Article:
- Topic Models (w5)
- Graphical Models (w6)
- Inference I: Laplace Approximation (w6)
- Inference II: Stochastic Methods (w7)
- Inference III: Variational Methods (w7)
- Neural Networks (w9)
- (TBC) (w9)
- (TBC) (w10)
- (TBC) (w10)
- (TBC) (w11)
- (TBC) (w11)
Last year I wrote a summary document of the lectures that can be found here this document is summarising the key points of each lecture and is a good starting point for testing your more abstract understanding of each of the topics. This document will be update during the unit so make sure that you are in sync with the repository.
Each week we have two hours of lab session. During the labs you will work on the coursework (more on this later). You are free to use whatever programming language that you want for the unit. But if you have an interest to continue working in machine learning I strongly recommend that you get used to working with
Python as it is quickly become the standard language for ML. To help people kick their
matlab habit we will use the first lab session to have a crash-course in
The unit is assessed through two pieces of coursework and a written exam. The coursework should be done in groups of two and submitted in terms of a report. The first assignment is worth 35% of the mark while the second is worth 15%. In addition to submitting a report you should also submit your code. If you for one reason or the other want to work alone on the coursework, come and talk to me first and we will see what we can do about this. The coursework is marked independently of group size.
The first coursework will cover the material from week 1 to the beginning of week 4 and is mostly focused on how to reason about probabilities and how to build models of data. We will see the strength of priors and look at different ways of incorporating assumptions.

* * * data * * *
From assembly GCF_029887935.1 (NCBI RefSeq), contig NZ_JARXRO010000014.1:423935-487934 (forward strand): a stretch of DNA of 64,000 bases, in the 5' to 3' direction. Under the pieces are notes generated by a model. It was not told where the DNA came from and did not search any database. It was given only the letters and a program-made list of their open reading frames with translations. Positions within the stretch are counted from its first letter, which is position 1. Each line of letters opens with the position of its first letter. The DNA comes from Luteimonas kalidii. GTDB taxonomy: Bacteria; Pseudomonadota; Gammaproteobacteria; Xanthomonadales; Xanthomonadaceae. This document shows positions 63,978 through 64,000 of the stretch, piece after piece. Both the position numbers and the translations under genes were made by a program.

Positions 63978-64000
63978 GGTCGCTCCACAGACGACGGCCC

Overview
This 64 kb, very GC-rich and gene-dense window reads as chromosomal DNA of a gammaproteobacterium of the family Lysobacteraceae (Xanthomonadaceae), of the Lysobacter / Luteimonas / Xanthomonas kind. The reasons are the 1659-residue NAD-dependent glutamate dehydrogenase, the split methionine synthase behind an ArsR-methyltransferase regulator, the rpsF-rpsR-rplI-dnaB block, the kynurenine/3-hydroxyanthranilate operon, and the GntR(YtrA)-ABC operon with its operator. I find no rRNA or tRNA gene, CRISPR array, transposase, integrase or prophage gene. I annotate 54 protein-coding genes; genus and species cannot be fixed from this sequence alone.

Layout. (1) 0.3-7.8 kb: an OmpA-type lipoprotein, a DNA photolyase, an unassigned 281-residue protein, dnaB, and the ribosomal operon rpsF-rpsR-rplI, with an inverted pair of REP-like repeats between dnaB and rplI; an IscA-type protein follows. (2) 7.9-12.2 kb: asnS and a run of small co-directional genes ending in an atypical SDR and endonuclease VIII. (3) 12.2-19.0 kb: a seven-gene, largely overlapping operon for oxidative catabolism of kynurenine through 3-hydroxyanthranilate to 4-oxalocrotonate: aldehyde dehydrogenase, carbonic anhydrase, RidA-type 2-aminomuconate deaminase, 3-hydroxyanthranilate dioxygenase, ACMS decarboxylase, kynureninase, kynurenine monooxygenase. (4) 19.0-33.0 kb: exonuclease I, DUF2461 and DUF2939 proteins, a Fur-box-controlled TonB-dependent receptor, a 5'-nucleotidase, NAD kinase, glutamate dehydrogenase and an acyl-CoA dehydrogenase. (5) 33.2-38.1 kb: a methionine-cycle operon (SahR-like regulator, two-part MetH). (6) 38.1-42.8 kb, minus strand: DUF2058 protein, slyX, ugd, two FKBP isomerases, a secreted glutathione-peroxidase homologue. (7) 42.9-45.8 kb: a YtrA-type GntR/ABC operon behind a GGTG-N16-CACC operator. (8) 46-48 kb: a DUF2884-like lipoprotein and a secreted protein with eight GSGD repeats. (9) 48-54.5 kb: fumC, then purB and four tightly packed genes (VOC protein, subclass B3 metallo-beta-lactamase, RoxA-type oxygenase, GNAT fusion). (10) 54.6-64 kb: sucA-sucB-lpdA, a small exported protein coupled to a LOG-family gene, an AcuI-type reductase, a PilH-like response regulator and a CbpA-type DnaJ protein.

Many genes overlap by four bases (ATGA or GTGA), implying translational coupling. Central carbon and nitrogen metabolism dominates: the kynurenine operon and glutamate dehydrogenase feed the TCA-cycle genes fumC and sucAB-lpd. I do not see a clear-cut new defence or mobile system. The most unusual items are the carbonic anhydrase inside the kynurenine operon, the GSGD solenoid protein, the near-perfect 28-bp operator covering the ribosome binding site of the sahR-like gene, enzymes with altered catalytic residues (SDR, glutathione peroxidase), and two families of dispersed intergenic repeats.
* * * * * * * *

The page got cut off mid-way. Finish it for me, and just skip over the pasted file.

You can download the description of the coursework here. The deadline for this will be on the 2nd of November in terms of a report that you will submit on SAFE.
The second coursework will focus on how we can perform approximative inference in models where it is intractable, computationally or analytically to compute the marginal distribution in closed form. You can download the coursework here.
This coursework will be released in the beginning of week 7 and the deadline will be on the 30th of November in terms of a report that you will submit on SAFE.
The sheer volume of participants on this unit makes coursework challenging. For me I machine learning is something that you learn by iterating theory with practical implementation. Therefore I believe that it is important to keep the coursework as a part of this unit. I also believe that consistent marking is important and therefore I want to mark the coursework on my own rather than dividing the work up between me and the TAs. To get this equation to work something has to give, this year I've decided that rather than giving everyone individual feedback I will have a dedicated lecture slot where I go through the coursework. This is not ideal but I believe it is the best we can do.
We will use Bishop, C. M., Pattern recognition and machine learning (2006) for most parts of this unit. The book is an excellent introduction to machine learning and one of the few that provides a consistent and rigourous narrative rather than falling into the trap and becomming a cookbook for practitioners.
The key to reading this book is to get the first chapter well, if you understand this then the rest of the book should be decipherable. So do spend a lot of time reading through that first chapter and really get the implications on what is said.